Friday, 10 March 2017

Answers in time and space, by Ben Jeapes

[Note: Terms like “creationism” and “evolution” can generate powerful knee-jerk reactions in the wrong circles. So for the purposes of the following, I will define “young earth” as inclining towards a literal reading of the Genesis creation account, and “old earth” as inclining towards the longer processes suggested by scientists.]

I was surprised once to be having a conversation with a young earth-believing friend and hearing her rationale. It’s not that she question the science; it’s not the perceived challenge to the authority of scripture. She is young earth because, in her view, the old earth view is a step away from Jesus.

I still think old earth is correct, but I’m glad we had that conversation.

There is plenty I could have said. In my younger days I might have said something like “but any fool can see that …” Fill the rest in yourself. I’m glad I didn’t call her a fool, because she isn’t, and anyway I was a guest in her home.

More cunningly, I could have asked her if she would rather have spent the last 13 years raising her son, from conception onwards, observing him grow day by day, hour by hour … or just have him handed to her on a plate, aged 13? But it’s generally good practice not to ask leading questions when you don’t already know the answer.

I could have argued for the scientific evidence. I certainly don’t buy the mental gymnastics required of the likes of Answers in Genesis or any kind of creation science. Never have, never will. But frankly there's not a lot of point because a young earther has already considered the science, or their perception of it, and will have an answer to anything you throw at them. And you’ll probably find most science would suggest crucifixion victims don’t resurrect three days later, so go careful on that one.

But bringing in Jesus meant that ultimately we could respect each other’s different views.

But hold on, you may say, one or the other must still be right! So ultimately, one of you is wrong, and that’s all there is to it.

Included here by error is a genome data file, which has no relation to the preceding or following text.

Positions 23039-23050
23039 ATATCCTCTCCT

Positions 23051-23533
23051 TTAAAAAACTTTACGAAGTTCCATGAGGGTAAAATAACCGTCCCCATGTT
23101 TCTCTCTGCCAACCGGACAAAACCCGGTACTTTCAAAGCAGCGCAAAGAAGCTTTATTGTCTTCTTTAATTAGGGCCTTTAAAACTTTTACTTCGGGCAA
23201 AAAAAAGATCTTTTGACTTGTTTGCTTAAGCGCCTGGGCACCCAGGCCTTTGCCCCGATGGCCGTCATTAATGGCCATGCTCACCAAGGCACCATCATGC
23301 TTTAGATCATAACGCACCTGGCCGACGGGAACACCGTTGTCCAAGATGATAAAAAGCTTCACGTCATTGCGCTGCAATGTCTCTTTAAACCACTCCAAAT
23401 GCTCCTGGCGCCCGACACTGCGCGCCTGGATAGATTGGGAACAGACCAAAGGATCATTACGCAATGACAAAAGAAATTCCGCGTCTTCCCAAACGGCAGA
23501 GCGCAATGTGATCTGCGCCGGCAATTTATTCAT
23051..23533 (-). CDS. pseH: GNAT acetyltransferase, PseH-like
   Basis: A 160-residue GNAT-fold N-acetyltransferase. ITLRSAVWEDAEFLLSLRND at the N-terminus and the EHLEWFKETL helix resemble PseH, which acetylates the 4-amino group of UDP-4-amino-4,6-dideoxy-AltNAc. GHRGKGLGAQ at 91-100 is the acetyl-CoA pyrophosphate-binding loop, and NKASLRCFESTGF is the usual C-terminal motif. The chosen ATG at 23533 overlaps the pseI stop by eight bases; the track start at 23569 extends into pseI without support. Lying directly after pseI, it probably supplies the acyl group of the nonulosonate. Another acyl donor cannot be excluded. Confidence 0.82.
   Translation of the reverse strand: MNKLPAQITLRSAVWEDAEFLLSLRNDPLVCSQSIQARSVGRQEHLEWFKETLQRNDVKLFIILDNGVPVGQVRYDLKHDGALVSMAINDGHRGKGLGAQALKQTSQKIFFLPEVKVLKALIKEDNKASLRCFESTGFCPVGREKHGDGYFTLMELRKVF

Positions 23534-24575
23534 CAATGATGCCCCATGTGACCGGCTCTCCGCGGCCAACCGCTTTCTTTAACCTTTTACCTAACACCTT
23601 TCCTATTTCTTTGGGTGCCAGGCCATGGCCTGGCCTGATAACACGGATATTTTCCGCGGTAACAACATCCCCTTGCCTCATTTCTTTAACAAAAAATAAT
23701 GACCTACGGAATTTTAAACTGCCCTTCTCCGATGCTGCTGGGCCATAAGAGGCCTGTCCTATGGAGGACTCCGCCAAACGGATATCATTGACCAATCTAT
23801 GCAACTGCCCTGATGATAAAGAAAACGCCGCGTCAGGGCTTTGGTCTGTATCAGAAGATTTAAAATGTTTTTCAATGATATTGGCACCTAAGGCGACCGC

Well …

If we hadn’t had that conversation, and I hadn’t started thinking in terms of Jesus, I’d never have thought this. You see, both young earth and old earth believers forget the full implications of the Fall. The Fall totally screwed up creation. All of it. Think about it. All of creation.

Including time.

Yes, time is part of creation. We think of it as nice and linear so that you can trace a sequence of events all the way back, in principle, to the start of creation. But we can’t. It’s like following a nice straight piece of string until suddenly it dissolves into an impenetrable knot. Everything that lies before that knot can only be expressed symbolically, if our post-lapsarian comprehensions are to grasp it.

So who’s right?

But I stick to my old earth view, not just because of the science but because, ultimately, to me, old earth is simply better than young earth. We’ve all read “The heavens declare the glory of God.” Well, quite! Old earth blows my mind. It is fantastically, utterly, stupendously awesome. Hence it reflects greater glory on God, and brings me closer to Jesus. Young earth, not so much.

Old earth is simply a better story, and as we owe God the best of everything we can offer, that includes the best story we can tell.

Ben Jeapes took up writing in the mistaken belief that it would be easier than a real job (it isn’t). Hence, as well as being the author of 5 novels and co-author of many more, he has also been a journal editor, book publisher, and technical writer.


  1. Interesting to read this just now, Ben. I am re-reading CS Lewis science fiction trilogy. Sue

  2. Well said. I wrote an A level textbook on science and religion and can confirm that a wide array of views are held by eminent Christians, and there are even scientists (such as Edgar Andrews) who interpret the scientific evidence as pointing to a young earth. But I'm with you. If the science is correct and the earth is about 5 billion years and the universe 14.7 billion years, it's completely mind-blowing and enhances the wonder we feel at the awesomeness of God. And there's nothing in scripture to say that billions of years couldn't have passed between Genesis 1.2 and Genesis 1.3.